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Ancillary Therapies

During treatment I may use a combination of Acupuncture, Tui Na and any of the ancillary therapies shown. I use a multi-disciplined approach to achieve the best results possible for each person. However, I will always discuss the treatment in detail before agreeing to use any of the ancillary therapies and will tailor the treatment to you as an individual. Remember that Chinese Medicine treats the person and not just the condition – and everyone is different so everything is tailored to you personally.



Moxibustion (Moxa) is a dried herb related to the Mugwort family and is burnt either around or on the body (usually on slices of fresh ginger) or on the end of a needle to warm and stimulate the Qi and Blood. The Moxa is used as an external source of Heat and can help raise Qi and Yang and regulate the flow of the body’s energy. The heat is never directly applied to the skin and there is no risk of burning so there is nothing to worry about during treatment. I will discuss the use of Moxa in detail before using it in treatment and we will agree the process and type of approach.



Cupping therapy has been used in China for thousands of years and much of the equipment and processes I use are exactly the same as they were all those years ago. I favour glass cups (often called 'Fire cupping') in treatment as they are easy to use and sterilize and I am able to observe the progress of the cupping as the cups are in place. A vacuum is created within the glass cup which is then used to allow them to be placed on the skin with suction to stimulate blood flow and clear stagnant Qi. Cupping regulates the free flow of Qi (energy) and Blood within the body and can be used to stimulate lymphatic drainage. It helps to draw out pathogenic factors and opens the pores of the skin. 


Gua Sha

In my practice I have found Gua Sha to be one of the most effective and valuable techniques to use alongside the more standard Chinese medicine techniques of Acupuncture and Tui Na Massage. Gua Sha is used where there is pain, heat or stagnation of Qi or Blood. Before applying the therapy oil is spread over the affected area and then I will gently rub or scrape the skin using a tool to bring up ‘sha’ or redness on the skin. This mild redness (similar to bruising) is a painless and gentle technique and Gua Sha is a very effective way to release stagnation and restore the flow of Qi and Blood in the area.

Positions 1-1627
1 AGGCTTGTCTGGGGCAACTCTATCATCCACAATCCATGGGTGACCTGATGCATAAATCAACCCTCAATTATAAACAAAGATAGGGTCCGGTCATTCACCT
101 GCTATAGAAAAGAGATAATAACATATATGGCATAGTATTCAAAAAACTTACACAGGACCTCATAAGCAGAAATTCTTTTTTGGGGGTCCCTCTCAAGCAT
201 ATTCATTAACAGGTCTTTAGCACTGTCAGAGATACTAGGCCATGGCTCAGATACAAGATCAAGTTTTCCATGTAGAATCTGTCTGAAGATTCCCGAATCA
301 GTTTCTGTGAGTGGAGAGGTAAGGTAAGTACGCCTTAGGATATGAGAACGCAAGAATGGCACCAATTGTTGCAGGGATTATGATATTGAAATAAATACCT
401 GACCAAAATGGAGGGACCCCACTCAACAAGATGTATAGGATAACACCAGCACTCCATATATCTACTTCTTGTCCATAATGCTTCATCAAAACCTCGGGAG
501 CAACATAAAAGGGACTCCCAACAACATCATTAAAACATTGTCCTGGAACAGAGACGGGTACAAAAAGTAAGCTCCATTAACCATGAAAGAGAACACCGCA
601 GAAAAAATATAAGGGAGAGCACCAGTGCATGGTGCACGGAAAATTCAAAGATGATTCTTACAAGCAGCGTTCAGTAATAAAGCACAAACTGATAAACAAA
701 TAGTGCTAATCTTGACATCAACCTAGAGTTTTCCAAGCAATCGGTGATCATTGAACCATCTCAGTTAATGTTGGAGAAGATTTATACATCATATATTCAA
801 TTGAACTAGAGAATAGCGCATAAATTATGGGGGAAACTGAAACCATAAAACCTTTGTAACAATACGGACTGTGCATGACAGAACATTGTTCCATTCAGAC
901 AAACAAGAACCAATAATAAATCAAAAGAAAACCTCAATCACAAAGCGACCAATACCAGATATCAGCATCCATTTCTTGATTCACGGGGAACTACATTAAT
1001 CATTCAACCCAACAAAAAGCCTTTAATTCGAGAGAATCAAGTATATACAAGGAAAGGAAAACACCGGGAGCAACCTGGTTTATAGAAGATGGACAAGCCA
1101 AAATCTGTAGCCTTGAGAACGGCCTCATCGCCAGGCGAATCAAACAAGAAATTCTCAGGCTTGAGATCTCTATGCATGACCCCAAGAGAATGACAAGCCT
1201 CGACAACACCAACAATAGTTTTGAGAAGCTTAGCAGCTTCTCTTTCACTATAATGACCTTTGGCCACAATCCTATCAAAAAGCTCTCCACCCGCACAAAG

Cupping and Gua Sha may leave superficial red marks similar to bruises, but these are painless and quickly fade. If you are worried about this please discuss it with me and we can decide if they are reasonable for you.

 Treat Yourself


Relaxing Therapy


Herbal liniments, oils and lotions

These may be applied directly to the skin to stimulate the flow of Qi and enhance the energetic effects of the massage and/or acupuncture. The liniments and oils are often applied during the course of the treatment or afterwards before you leave, to continue the therapeutic effect for hours after.



Myofacial Sports Taping (Kinesiology Taping)

As a therapist involved in the assessment and treatment of sports related injuries and patients with neck, back and leg pain I often use taping as part of the treatment to continue the therapeutic effect. Kinesiology taping has been shown to assist with recovery from muscular pain and injury and can help the body’s own response to tissue inflammation. Taping can reduce pain and allow the smooth flow of Qi and energy in an injury which can speed up recovery.